Cal football

It Was the Best Day of His Life. Then Everything Changed.

The Big Game of 2010, didn’t start off well for Cal fullback Eric Stevens. The Bears lost to Stanford, 48–14.

But on his way back to his apartment he ran into Amanda Glass. They stopped and started talking. And talking. And they discovered they had a lot in common, including sports. She was a defender on the women’s soccer team, and, like Eric, she had a reputation as a tough competitor.

“He invited me to a party that night,” she remembers. “And the rest is history.”

From the Winter 2019 issue of California.

Silent Star: Marshawn Lynch a No-Show in New Film About His Life

David Shields was having a good night. His new film, a biographical documentary about retired running back and former Cal phenomenon Marshawn Lynch, had just screened to a packed and enthusiastic house at The New Parkway Theater in downtown Oakland. Now he was joined at the front of the theatre for a Q&A by former UC Berkeley sociologist Harry Edwards and moderator Michael Smith, formerly of ESPN. Edwards was heaping praise on the film, entitled Lynch: A History.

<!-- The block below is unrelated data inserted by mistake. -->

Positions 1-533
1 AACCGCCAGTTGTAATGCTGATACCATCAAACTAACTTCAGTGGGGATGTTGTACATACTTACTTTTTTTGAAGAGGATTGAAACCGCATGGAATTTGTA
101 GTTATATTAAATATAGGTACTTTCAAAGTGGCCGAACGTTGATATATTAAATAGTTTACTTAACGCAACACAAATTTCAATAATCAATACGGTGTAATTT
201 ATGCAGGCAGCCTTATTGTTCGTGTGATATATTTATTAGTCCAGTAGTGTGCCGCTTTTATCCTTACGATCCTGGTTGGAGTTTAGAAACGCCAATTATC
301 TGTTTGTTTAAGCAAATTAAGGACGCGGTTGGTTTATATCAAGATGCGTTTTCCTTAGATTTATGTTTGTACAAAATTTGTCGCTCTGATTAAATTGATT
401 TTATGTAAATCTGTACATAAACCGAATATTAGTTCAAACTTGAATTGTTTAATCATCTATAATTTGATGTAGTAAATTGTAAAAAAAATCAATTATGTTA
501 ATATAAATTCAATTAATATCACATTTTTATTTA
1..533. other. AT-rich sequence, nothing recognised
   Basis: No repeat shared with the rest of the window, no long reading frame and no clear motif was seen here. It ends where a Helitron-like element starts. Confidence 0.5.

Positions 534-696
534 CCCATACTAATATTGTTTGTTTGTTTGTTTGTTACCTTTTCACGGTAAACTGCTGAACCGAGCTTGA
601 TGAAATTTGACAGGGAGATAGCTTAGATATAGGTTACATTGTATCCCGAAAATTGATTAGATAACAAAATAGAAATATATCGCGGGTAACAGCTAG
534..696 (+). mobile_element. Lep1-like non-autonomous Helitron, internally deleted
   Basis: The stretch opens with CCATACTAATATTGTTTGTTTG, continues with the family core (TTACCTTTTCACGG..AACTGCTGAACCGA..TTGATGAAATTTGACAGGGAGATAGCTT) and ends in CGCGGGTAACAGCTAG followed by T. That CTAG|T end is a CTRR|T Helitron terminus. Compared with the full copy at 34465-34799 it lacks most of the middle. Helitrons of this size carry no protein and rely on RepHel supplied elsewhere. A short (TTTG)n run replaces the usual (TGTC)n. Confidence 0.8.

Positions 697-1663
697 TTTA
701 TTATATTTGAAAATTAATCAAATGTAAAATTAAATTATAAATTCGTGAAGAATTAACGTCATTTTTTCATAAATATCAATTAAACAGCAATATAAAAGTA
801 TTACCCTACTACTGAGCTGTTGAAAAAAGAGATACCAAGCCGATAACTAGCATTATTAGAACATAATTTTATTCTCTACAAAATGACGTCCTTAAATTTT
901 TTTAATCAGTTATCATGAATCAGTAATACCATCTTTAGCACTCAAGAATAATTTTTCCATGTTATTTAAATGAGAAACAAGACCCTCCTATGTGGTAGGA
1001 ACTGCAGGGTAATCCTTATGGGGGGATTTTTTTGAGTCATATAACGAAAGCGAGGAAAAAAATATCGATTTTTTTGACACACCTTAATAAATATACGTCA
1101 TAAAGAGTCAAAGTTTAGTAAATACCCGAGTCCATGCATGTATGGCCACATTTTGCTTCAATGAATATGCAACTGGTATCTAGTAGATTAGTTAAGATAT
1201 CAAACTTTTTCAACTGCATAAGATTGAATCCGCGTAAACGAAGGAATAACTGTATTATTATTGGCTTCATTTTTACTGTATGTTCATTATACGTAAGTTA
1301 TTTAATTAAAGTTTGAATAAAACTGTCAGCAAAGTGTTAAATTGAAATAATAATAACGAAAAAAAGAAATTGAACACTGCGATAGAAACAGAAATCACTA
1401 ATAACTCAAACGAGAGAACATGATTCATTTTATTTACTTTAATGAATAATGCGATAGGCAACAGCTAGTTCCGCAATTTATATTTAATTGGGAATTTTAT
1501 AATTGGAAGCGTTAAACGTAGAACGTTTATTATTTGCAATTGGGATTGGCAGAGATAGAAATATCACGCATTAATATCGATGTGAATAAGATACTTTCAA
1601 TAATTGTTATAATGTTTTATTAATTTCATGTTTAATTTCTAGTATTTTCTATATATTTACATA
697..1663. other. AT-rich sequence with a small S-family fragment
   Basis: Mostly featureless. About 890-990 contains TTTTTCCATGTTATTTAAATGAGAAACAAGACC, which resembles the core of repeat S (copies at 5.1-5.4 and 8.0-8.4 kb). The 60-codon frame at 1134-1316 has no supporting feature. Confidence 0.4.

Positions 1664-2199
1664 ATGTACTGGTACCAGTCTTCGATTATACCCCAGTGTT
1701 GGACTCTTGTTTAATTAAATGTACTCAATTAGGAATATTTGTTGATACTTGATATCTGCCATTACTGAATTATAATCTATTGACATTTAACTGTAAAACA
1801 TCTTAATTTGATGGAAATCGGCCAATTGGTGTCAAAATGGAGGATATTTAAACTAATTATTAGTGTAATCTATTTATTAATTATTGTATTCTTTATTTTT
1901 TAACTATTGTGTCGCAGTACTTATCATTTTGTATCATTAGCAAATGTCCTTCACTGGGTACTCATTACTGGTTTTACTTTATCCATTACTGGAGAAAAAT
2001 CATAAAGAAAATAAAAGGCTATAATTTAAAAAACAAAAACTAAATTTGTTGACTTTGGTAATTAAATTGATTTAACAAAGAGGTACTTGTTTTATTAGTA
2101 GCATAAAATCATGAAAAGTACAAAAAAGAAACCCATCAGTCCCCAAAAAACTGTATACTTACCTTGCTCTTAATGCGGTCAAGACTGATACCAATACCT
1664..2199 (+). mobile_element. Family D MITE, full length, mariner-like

Locker Room Talk with the Boys of the Berkeley Gazette

Once upon a time, Berkeley had its own daily newspaper, the Berkeley Gazette, and for a brief, semi-glorious moment, it had two sports-reporting brothers. The paper was small enough that the brothers weren’t exclusively sports-reporters, but being born and bred in Berkeley, with Bear-blood in their veins, they wasted as much ink and newsprint on Cal’s sports program as they could possibly get away with.

How Did the Axe Cross the Bay? A Ferry Tale

For those who know, the Stanford Axe is more than just a trophy. Awarded to the annual winner of the Stanford­–Cal “Big Game” (full disclosure: I’m a Stanford grad), the Axe represents one of the oldest college rivalries in the country, dating back to 1892. The origins of the Stanford Axe have been told again and again, including the infamous heist of the Axe by Cal students in 1899, and subsequent repossession by Stanford 30 years later.

Yet, some mysteries remain.

10 Questions for Cal Football’s Favorite Bookworm

Cal running back and rising senior Patrick Laird is known for more than just his walk-on career and impressive collection of awards. An avid reader since childhood, Laird isn’t afraid to flaunt his bibliophilia—on the football field and now, in the classroom. With the support of Cal Athletics, he’s using his platform as a standout football player to encourage younger students to pick up a book (or four, or six) this summer.

WATCH: The Play

Saturday’s Big Game marks the 35th anniversary of the five-lateral kickoff return so legendary that it’s simply known as The Play. Filmmaker Peter Vogt tells the story behind the historic moment in his eponymous documentary which features interviews with Cal coach Joe Kapp, Stanford quarterback John Elway, radio play-by-play announcer Joe Starkey, that one trombone player, and many others. Watch clips of those interviews and raw footage from the 1982 game below.